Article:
There are some positives. The move towards larger, newer, and more efficient ships should give margins a push in the right direction as passenger numbers continue to recover.

The industry's also a big contributor to carbon emissions and other pollutants. Carnival's looking to innovation to mitigate this through both the increased usage of biofuel blends, and a series of technology upgrades which are designed to reduce both fuel usage and greenhouse gas emissions - while also contributing to cost savings.

The forward valuation, based on revenues, is below historical norms reflecting the low earnings. There is scope for a positive re-rating but if Carnival hits any earnings icebergs that cause sentiment to worsen, the current valuation could be exposed.

Carnival key facts

All ratios are sourced from Refinitiv. Please remember yields are variable and not a reliable indicator of future income. Keep in mind key figures shouldn't be looked at on their own - it's important to understand the big picture.

This article is original Hargreaves Lansdown content, published by Hargreaves Lansdown. It was correct as at the date of publication, and our views may have changed since then. Unless otherwise stated estimates, including prospective yields, are a consensus of analyst forecasts provided by Refinitiv. These estimates are not a reliable indicator of future performance. Yields are variable and not guaranteed. Investments rise and fall in value so investors could make a loss.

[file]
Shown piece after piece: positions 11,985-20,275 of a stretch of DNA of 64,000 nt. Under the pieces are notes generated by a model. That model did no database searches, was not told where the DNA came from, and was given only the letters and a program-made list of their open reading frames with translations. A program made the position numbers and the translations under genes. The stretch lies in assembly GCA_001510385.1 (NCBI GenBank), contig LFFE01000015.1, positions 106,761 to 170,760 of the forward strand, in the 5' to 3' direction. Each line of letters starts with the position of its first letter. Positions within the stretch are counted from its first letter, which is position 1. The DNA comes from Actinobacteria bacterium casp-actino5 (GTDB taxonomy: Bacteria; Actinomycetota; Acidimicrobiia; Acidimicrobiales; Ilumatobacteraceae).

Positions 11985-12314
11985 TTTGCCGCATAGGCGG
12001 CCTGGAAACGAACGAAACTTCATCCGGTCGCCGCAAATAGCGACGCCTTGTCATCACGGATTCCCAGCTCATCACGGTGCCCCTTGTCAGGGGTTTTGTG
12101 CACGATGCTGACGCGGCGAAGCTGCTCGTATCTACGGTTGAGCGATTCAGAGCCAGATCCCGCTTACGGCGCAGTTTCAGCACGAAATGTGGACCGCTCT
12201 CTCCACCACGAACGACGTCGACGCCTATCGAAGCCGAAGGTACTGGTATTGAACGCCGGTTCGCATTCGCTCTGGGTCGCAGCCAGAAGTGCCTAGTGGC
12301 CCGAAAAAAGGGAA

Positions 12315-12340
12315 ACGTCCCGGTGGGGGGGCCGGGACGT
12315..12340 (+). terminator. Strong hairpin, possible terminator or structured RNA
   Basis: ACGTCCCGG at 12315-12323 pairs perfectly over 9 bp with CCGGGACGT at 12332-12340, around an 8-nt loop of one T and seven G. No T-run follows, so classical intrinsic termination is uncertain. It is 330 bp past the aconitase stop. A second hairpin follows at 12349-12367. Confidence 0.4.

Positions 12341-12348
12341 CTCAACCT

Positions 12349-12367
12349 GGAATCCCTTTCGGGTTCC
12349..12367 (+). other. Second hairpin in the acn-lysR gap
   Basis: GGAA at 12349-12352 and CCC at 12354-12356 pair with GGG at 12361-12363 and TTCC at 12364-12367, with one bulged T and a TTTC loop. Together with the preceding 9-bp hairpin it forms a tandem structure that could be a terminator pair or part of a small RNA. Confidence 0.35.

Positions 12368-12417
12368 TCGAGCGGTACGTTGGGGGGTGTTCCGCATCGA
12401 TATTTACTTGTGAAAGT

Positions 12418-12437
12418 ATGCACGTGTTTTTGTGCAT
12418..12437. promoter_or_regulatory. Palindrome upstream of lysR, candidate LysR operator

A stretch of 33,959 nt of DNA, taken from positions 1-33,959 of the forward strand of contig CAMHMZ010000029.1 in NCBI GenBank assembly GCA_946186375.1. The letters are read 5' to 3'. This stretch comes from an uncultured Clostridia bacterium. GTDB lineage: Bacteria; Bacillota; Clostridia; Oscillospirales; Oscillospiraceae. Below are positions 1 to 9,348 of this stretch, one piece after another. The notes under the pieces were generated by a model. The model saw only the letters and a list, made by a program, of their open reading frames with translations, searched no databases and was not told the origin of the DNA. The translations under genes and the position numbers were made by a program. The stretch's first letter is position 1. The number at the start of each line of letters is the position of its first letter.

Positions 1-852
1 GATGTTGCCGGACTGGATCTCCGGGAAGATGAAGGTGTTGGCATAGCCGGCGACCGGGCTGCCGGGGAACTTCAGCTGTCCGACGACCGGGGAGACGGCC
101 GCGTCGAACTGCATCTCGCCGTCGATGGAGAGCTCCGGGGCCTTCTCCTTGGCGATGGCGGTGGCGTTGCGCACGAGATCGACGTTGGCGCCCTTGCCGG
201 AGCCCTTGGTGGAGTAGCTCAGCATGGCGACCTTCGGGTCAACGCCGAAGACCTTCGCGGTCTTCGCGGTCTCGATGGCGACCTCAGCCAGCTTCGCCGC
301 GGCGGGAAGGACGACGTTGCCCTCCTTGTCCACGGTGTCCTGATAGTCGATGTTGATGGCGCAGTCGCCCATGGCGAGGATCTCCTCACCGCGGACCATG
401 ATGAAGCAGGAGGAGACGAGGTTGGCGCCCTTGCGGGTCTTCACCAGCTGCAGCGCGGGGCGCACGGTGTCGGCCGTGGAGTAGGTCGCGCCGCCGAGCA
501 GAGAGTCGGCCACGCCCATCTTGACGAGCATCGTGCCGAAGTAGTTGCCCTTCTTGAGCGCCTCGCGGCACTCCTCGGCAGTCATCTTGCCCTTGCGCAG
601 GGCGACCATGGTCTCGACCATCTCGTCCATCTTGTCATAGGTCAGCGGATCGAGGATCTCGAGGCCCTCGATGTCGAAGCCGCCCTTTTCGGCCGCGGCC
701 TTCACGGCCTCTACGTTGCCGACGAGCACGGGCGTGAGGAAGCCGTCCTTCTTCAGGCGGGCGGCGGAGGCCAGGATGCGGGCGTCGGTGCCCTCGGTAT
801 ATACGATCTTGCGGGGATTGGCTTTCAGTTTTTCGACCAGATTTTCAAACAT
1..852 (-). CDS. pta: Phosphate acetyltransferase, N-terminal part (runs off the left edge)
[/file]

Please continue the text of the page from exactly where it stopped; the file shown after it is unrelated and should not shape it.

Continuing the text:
This article is not advice or a recommendation to buy, sell or hold any investment. No view is given on the present or future value or price of any investment, and investors should form their own view on any proposed investment. This article has not been prepared in accordance with legal requirements designed to promote the independence of investment research and is considered a marketing communication. Non-independent research is not subject to FCA rules prohibiting dealing ahead of research, however HL has put controls in place (including dealing restrictions, physical and information barriers) to manage potential conflicts of interest presented by such dealing. Please see our full non-independent research disclosure for more information.

Latest from Share research
Weekly newsletter
Sign up for editors choice. The week's top investment stories, free in your inbox every Saturday.
Written by
Derren Nathan
Derren Nathan
Head of Equity Research

Derren leads our Equity Research team with more than 15 years of experience in his field. Thriving in a passionate environment, Derren finds motivation in intellectual challenges and exploring diverse ideas within his writing.

Our content review process
The aim of Hargreaves Lansdown's financial content review process is to ensure accuracy, clarity, and comprehensiveness of all published materials
Article history
Published: 21st December 2022